George Will, 78, has been a fixture on the "right" for some time. His recent declaration that he's "for as much immigration as the economy can take" is nothing new. In a fit of Trump Derangement Syndrome, Will left the Republican Party in 2016. See Matthew Richer's In Trump’s America, Is This The End Of George Will?
Will has been all-in for years on the wrongness, the impossibility of deporting illegal aliens. He's one of the guys who think that to deport 11 million illegals (or whatever) you'd need a convoy of
200,000 buses in a caravan stretching bumper-to-bumper from San Diego to Alaska-where, by the way, 26,000 Latinos live. And there are no plausible incentives to get the 11 million to board the buses. [Guard the Borders — And Face Facts, Too, by George F. Will, March 30, 2006]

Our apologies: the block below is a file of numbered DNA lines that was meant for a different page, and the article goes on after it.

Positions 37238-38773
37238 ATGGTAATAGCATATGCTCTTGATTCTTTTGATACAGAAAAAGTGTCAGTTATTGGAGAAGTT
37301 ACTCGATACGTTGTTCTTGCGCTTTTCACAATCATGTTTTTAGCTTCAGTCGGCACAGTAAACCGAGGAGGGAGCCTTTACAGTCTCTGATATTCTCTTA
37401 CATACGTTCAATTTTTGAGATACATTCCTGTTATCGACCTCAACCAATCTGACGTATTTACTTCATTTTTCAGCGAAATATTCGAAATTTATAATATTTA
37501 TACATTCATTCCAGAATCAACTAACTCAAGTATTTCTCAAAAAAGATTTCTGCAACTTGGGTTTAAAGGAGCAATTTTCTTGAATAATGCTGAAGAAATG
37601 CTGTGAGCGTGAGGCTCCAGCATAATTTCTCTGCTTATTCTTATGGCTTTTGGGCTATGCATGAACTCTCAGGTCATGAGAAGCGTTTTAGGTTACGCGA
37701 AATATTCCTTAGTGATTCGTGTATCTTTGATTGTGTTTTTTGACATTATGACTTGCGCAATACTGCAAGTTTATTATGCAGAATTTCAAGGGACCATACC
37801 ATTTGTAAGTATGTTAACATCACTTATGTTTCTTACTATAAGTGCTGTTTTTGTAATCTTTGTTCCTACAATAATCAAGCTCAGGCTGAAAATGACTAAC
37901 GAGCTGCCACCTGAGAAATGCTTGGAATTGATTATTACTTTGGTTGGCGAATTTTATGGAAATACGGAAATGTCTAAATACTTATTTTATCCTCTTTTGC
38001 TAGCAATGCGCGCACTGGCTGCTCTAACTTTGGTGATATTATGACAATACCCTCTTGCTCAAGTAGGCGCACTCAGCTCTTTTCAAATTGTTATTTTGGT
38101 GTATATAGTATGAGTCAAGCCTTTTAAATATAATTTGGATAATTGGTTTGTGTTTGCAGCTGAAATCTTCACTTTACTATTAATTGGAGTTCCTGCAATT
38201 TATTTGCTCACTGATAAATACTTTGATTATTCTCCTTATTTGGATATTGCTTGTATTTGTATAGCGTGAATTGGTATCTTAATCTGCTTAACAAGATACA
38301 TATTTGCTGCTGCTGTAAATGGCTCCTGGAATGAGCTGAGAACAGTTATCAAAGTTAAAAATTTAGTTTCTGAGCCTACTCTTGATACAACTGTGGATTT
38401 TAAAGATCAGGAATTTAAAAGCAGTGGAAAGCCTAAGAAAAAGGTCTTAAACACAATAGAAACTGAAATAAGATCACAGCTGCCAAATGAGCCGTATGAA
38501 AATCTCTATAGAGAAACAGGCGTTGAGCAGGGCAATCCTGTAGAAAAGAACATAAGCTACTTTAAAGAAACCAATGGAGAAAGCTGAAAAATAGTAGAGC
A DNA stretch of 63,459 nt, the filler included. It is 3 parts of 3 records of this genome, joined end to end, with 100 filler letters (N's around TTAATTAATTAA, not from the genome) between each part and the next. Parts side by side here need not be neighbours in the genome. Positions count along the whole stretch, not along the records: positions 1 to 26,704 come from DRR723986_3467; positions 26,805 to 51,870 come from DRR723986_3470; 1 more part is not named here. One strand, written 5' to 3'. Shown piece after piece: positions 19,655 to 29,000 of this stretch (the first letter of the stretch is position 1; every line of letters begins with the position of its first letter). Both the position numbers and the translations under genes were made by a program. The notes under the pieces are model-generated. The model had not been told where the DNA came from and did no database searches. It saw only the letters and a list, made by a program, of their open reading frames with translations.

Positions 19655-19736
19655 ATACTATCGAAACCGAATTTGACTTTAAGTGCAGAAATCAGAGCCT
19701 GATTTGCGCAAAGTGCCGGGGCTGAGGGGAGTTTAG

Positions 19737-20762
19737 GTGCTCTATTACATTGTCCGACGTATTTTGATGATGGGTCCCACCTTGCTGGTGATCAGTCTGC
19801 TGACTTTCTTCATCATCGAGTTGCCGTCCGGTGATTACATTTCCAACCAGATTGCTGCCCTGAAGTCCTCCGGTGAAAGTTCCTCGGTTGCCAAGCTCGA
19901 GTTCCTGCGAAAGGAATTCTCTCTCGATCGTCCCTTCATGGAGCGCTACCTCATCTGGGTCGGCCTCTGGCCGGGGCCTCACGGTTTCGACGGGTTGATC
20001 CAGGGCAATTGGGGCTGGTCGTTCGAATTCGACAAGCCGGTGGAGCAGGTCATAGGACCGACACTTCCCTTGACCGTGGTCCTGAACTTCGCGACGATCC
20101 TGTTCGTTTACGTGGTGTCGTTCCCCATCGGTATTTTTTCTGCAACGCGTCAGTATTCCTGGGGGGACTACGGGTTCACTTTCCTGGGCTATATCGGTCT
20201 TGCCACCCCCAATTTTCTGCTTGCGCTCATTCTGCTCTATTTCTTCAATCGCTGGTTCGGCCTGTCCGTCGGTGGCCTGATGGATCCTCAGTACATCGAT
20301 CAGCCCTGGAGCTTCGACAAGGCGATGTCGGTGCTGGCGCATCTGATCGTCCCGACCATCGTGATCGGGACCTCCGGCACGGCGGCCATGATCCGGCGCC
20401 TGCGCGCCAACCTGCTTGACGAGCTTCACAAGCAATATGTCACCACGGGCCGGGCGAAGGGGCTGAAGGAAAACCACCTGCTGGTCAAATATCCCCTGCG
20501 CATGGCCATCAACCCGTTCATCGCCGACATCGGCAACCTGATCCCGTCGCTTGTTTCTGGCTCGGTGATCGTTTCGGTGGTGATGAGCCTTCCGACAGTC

This is crazy, by of course. He's imagining them all leaving on the same day. And if there are no plausible incentive to get them on buses, how did they come north in the first place?
Will is also the guy who thinks that to do any deportations, DHS would need a huge "network of informers" to find the illegals. As Federale pointed out here, their addresses are already on the government checks.
Will did have a brief moment of clarity, or immigration sanity, in 1993. In Peter Brimelow’s Alien Nation, you can read about a Raoul Lowery Contreras attack on a George Will column [A 'Nation of Immigrants' no More, July 29, 1993] which had quoted Peter Brimelow to the effect that supporters of current immigration policy “must explain why they wish to transform the American nation as it had evolved by 1965“ adding "True. And accusations of 'nativism' are not explanations." Will, a National Review subscriber, and contributor (still!) had read Peter Brimelow's Time To Rethink Immigration, published in 1992.
Apparently someone talked to him (possibly a conservative donor) and the sanity went away. He's been crazed on the subject ever since.